Tuesday Night Bouldering
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When a trail runner discovers the wonderful world of the bouldering gym
I’ve worked in an office full of climbers now for almost four years …
Photo by Luka Tambaca
I’ve worked in an office full of climbers now for almost four years, and, yet, I’ve somehow resisted climbing until this year when I finally caved and went to Rock and Ice magazine’s weekly indoor bouldering sesh, Tuesday Night Bouldering (TNB), and “pulled on some plastic.” I was quickly hooked.
I’ve been running for over a decade, and am a relative expert when it comes to the simple left-foot, right-foot sport. But climbing? Hell, I can’t understand the lingo. But being a beginner in a brand new sport is cool, especially when surrounded by experts that move up a wall like spiders.
Luckily, I’ve also bagged a few outdoor climbing days, and there’s something about “sending” a route that is akin to the feeling of crossing the finish line of a tough trail race. … Plus, with winter creeping into autumn, climbing might just be the perfect non-impact, off-day cross training (unless you crater) for trail runners. And, here’s why:
Climbing works your core.
While to a neophyte, climbing looks like pulling yourself up the wall with your arms, in fact, it requires moving from your core. “Your body is constantly tense to move your limbs up the wall to control body swing,” says Gentrye Houghton, climbing instructor and owner of Amarillo Rock Climbing House in Amarillo, Texas. This is especially important for runners who don’t practice a regular, well-rounded core routine.
Climbing develops mental focus.
Unlike running, when your mind is free to think of a million things or nothing at all, in climbing, your mind must be present, clear and focused on only the task at hand, or else, says Chris Parker, a climber in Carbondale, Colorado, “You’ll find yourself on the end of the rope or lying on the pad thinking, ‘What just happened?’”
When it comes to a boulder problem, for example, Parker continues, “You have to imagine yourself executing the moves of the climb and 100-percent of your focus must be on that execution.” The ability to zone in with a singular focus can be helpful to runners. When a race becomes difficult, for example, you need to employ mental power to block out the pain that’s telling you to slow down and back off the pace. Using mental focus, you can learn to effectively push mental and physical limits to become a stronger runner.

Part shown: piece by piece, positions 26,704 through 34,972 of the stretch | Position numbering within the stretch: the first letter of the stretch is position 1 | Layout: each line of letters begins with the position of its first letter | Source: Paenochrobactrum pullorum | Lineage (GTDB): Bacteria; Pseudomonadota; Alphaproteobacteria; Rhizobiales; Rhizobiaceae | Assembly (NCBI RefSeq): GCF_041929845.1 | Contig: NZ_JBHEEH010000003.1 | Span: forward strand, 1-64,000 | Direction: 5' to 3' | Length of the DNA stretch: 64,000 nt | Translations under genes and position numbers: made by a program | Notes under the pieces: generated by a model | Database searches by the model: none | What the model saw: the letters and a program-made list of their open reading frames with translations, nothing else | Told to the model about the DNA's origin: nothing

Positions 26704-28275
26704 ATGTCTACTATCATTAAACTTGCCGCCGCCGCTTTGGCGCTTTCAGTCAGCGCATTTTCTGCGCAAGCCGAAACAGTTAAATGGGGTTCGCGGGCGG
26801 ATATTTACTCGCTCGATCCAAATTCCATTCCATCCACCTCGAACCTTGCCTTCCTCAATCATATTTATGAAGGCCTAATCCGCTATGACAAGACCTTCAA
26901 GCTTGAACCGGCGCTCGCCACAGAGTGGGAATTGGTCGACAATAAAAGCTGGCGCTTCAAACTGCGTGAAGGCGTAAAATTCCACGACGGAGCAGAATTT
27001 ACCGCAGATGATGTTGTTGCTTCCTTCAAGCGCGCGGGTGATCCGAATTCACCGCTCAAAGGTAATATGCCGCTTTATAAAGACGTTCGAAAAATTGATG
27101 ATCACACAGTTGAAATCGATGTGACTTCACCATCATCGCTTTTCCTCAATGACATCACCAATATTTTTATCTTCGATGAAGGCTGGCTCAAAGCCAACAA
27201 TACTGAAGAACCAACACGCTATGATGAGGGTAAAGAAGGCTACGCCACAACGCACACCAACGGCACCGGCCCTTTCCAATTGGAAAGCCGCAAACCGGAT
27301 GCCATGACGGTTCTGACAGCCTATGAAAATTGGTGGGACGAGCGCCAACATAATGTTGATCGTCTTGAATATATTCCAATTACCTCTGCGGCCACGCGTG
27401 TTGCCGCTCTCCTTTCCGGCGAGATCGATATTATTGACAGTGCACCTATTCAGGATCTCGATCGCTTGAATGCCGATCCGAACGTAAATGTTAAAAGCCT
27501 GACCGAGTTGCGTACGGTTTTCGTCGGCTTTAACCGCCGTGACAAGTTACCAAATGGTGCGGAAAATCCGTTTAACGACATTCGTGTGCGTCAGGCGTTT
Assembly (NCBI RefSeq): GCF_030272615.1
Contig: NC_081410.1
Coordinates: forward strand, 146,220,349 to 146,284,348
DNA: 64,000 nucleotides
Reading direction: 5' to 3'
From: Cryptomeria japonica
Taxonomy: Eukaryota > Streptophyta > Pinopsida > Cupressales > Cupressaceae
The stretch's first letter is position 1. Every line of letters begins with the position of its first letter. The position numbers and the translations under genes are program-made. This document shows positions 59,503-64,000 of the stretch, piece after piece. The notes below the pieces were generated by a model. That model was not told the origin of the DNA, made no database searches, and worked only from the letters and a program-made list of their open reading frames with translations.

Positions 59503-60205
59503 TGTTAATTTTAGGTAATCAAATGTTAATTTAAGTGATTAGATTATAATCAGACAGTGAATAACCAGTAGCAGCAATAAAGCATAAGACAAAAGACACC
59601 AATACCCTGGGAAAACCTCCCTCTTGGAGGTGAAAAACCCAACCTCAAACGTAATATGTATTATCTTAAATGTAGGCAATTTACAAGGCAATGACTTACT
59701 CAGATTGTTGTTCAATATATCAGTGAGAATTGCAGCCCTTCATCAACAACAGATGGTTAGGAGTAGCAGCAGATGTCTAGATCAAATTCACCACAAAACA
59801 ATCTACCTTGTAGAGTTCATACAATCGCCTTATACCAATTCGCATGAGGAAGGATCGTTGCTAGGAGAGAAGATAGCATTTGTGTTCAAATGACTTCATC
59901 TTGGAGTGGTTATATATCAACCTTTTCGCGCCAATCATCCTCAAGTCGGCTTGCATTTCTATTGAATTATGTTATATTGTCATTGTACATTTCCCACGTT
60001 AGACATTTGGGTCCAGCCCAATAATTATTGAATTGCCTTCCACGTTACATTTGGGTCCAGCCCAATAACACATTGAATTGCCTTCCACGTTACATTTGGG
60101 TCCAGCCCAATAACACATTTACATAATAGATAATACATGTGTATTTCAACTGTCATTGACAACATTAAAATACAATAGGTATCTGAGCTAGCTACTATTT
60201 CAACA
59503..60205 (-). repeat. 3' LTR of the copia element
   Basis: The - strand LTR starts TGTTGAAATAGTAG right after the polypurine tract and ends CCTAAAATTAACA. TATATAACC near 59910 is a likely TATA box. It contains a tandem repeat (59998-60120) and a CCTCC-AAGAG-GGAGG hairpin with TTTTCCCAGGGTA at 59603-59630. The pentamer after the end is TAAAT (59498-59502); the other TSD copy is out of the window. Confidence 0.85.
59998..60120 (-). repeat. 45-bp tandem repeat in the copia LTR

Climbing increases balance and body awareness.
“Climbing can be very delicate,” says Houghton. “You’re constantly using your body as a counterweight to balance yourself.” In short, you have to learn to trust foot placement, grip small holds and effectively use your body weight to maneuver up a wall. Says Jeff Jackson, editor of Rock and Ice magazine, “If your balance wavers for a microsecond, you’re falling.” Learning to focus on balance development will no doubt make you a stronger trail runner, especially when it comes to uneven, technical terrain.
Jackson continues, saying that more than just balance, “poise” is also crucial. “Height and its inevitable corollary, the perception of danger, can mentally rattle you and shut down your physical systems, effectively freezing you and bringing on a dangerous rush that flushes fatigue through your muscles,” says Jackson. “The mental disposition of balance in the midst of tension is also a key aspect of climbing and is something that feeds your life in all kinds of positive ways.”
How does this translate to the trail? Think about a particularly difficult run, when your muscles were fatigued and you found yourself stumbling over rocks and roots, losing form and slowing down. Utilizing balance and poise in moments like these will keep you from ending up at the finish line, bloody-kneed.
Climbing is fun and social.
And while this last point isn’t going to improve your running form, it does provide a bonus fun factor. If you have climber friends, you’ve probably heard them all talk about “hanging at the crag.” Indeed, climbing offers ample opportunity to socialize and just hang out. Says Alison Osius, a Rock and Ice editor and columns editor for Trail Runner, “In climbing, you really have dialogue: on the ground or at belays in roped climbing, and a lot of times in bouldering, except when you are hard at work on a problem. But you rest in between, and spot each other.”
Need more info? Looking for a climbing gym near you? Check out Rock and Ice’s extensive list here.